Performances! I agree with you that they are, across the board, superb. I even think Johansson is very good, and I'm on record, somewhere or another, as not thinking that she's grown into very much of an actress at all. More importantly, I think The Man Who Wasn't There may be the first time I really noticed Richard Jenkins. Not the first time I'd seen him, of course, because he's been around forever, but the first time I cared to find out his name. The way his head tilted back and his eyes closed for about a half second of sleep before his head rolled back around to Ed, and he said "Riedenschneider," is one of the finest bits of comic drunk acting I've ever seen. I've already praised Alan Fudge (who I've learned passed away last year) as Diedrickson from the ME's office, but I really do love the quiet yet subtly panicky discomfort he portrays in the few moments he has left after Ed's admission about his sex life.

For the main cast, I could go on and on. Thornton gave a brilliant performance simply by looking the way he does. He provides a clinic on minimalism throughout, which is somehow not crushed by the bigness of everyone else, from Frances McDormand's obnoxious, finally pitiable sot, to James Gandolfini's insecure bull-in-a-china-shop, to Michael Badalucco's Frank, who I think the Coens wrote with the express purpose of giving themselves a vehicle for their brand of literate, everyman speech ("What's the problem, friend? This is a business establishment, with posted hours." I like that Frank was prepared to begin an argument like that). I used to think Badalucco was one of the liabilities. I feel an intense need to be upfront about all my past foolishness.

And Shalhoub. I guess Shalhoub's Riedenschneider also provides a vehicle for the Coens' writing, but of course Riedenschneider is no everyman. Apart from everything else about the performance and the character, I was just thrilled to see Shalhoub back. He's acted in maybe a grand total of six or seven scenes for the Coen brothers, but somehow his Ben Geisler in Barton Fink established him, already, as a Coens regular, along with Turturro and Goodman and Holly Hunter and McDormand. It took, what, almost ten years for him to appear again, and it's been another ten-plus and no sign. But I love Shalhoub, and I love Shalhoub teaming up with the Coens. Why this happens so rarely is beyond me.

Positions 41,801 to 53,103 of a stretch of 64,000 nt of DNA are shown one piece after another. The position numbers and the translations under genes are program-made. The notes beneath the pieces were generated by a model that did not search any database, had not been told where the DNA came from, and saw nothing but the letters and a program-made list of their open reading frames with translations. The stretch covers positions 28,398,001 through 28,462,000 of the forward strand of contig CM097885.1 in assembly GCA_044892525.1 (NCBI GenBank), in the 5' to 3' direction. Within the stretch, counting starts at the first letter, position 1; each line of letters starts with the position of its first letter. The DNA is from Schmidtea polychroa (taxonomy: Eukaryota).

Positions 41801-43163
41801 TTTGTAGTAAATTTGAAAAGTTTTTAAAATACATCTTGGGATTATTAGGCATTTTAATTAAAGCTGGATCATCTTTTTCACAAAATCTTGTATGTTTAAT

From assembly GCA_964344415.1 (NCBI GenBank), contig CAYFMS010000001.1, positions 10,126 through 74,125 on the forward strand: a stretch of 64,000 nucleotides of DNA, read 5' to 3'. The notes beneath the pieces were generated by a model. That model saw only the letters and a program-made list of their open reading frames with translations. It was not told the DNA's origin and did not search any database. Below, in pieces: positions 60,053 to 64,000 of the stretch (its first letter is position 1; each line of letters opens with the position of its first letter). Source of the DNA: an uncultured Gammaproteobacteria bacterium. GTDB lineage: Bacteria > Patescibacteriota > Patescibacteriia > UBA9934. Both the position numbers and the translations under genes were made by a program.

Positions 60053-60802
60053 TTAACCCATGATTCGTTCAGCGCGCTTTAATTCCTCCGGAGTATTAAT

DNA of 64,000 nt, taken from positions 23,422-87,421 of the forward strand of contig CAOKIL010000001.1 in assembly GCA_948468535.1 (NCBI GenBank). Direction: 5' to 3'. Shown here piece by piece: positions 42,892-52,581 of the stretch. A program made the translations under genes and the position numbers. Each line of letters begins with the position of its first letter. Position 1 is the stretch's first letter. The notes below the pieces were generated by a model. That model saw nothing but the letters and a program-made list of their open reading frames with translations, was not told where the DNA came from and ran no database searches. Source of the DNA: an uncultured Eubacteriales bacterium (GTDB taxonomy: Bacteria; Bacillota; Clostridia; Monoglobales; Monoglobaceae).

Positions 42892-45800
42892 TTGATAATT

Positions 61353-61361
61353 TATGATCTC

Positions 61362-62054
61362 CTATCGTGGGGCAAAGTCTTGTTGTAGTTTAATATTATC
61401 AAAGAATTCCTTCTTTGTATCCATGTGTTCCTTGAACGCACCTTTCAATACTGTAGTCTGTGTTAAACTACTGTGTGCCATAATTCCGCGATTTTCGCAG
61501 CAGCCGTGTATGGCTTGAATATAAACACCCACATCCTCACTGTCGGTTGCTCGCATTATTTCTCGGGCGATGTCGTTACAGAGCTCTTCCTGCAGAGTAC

Finally, you ask what Coens film ranks lowest for me. Well, I'm afraid my answer is pretty boring, because it's either, depending on the day, Intolerable Cruelty or The Ladykillers. And mind you, I still like both. I think they're funny, and there's some very fine work in each, both in the performances and cinematically (I think what Deakins does in The Ladykillers is especially undervalued). But neither film feels like them. I don't know how The Ladykillers came about, but Intolerable Cruelty was a pre-existing script they agreed to rewrite and direct, and both films feel like something they had to put themselves into. Everything else they've made, including their two novel adaptations, have been very clearly part of them already. No Country for Old Men and True Grit could almost have been predicted as Coen films, long before either was made. But Intolerable Cruelty and The Ladykillers seemed like coasting. As a fan, I admit I was worried for a while there. The fact that they've come roaring back with four great films in a row has sort of eased my worried brow on that count, however.

Now, take those two out of the equation, and rank only the pure Coens stuff, then I guess I'd have to say The Hudsucker Proxy, a film I still like a lot. I just think sometimes their instincts for the cartoonish are off, and the movie sometimes, in the early going, feels a little shrill. Also, here and there, there's a joke that I think is beneath them (the "crane kick" stance from Norville's dream sequence, for example). But there's a lot to love. In my case, the worst Coens film is the one I merely enjoy.

And what about you? How are we to close this out, Dennis?